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Updated on October 22, 2011

When I was growing up there were really no black dolls that did not look like buckwheat with lipstick and very nappy hair. Therefore, the popular doll was "Barbie" because even at a young age you know your image and buckwheat wasn't ours. Personally, my curiosity for Barbie stemmed from not having met any "white girls" and I wanted to see the big deal; I was insulted. From that point forward everytime someone bought me a Barbie I painted her brown with an marker and patiently colored her hair black with my dad's shoe polish. WHY? She was no better than me nor any other black woman I knew. Don't get me wrong "I thought she was beautiful" she just needed some adjustments to really look like me.

I wrote to Santa Claus every year and asked that he make Black Barbies. Each year, he didn't; I would get angry and did my adjustments, afterall; what did I really expect from a white Santa. lol. Anyway, I watched a special on the creation of Barbie on LPB; they messed up and gave contact information and I began writing. Santa wasn't on his job. After sending the same letter over the span of twenty years. They finally wrote me back and said that they where coming out soon with a Black Barbie and she was going to be beautiful. Imagine my excitement! Persistents when used properly is an great virtue.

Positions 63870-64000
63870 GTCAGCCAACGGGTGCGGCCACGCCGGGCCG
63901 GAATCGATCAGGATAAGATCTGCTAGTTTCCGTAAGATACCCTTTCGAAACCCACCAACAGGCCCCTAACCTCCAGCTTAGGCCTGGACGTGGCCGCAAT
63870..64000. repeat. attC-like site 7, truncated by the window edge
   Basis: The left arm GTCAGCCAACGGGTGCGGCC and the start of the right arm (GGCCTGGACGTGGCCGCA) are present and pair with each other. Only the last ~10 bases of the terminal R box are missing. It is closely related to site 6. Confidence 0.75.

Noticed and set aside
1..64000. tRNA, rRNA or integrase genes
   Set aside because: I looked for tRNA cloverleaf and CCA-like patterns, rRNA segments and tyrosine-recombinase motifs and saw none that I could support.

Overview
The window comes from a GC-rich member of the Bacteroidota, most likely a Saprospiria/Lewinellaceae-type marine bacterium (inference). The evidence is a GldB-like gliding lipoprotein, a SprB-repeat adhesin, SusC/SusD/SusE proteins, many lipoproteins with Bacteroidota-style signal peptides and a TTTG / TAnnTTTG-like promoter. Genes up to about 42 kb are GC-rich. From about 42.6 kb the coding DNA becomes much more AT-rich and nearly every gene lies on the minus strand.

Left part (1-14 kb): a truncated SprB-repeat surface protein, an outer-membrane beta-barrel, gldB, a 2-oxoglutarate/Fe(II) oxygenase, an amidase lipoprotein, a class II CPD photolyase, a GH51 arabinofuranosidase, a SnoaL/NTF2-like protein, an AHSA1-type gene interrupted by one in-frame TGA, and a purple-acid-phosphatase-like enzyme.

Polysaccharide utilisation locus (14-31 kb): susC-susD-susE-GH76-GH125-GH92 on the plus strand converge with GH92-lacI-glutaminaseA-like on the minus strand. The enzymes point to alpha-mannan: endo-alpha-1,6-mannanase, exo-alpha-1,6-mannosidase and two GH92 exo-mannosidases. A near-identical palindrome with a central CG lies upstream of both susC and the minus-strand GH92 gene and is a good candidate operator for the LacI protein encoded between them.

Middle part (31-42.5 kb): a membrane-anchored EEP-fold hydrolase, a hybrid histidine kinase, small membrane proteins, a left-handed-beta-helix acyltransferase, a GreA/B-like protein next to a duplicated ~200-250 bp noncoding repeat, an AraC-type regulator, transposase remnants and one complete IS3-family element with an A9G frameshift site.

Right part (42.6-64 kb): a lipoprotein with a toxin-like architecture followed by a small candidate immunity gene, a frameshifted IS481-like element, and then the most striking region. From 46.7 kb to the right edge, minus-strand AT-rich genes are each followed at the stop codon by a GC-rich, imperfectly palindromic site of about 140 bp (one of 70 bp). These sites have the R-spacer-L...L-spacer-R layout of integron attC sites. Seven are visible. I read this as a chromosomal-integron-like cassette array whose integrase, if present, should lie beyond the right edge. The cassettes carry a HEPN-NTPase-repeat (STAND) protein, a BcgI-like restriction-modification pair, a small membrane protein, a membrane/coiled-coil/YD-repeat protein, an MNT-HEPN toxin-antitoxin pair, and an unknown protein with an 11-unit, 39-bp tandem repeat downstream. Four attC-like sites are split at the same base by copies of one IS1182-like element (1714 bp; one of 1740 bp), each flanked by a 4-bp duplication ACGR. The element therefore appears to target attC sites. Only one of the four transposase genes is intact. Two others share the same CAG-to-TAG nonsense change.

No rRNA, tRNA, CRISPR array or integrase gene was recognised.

Black Barbie, made her debut in 1980. She sit's in my collector's case with my Indian Barbie. I did not grow up with the delusion I was Barbie; but the doll itself made me seek justice for all the black little girls around the world like myself including my future daughters. We are beautiful and black; therefore, we deserved to be shown in a more beautiful light.

So this is my point: Don't just talk about it; be about it. Whatever the part, be it big or small, we must keep it moving for our daughters and now it begans with us, not a doll.



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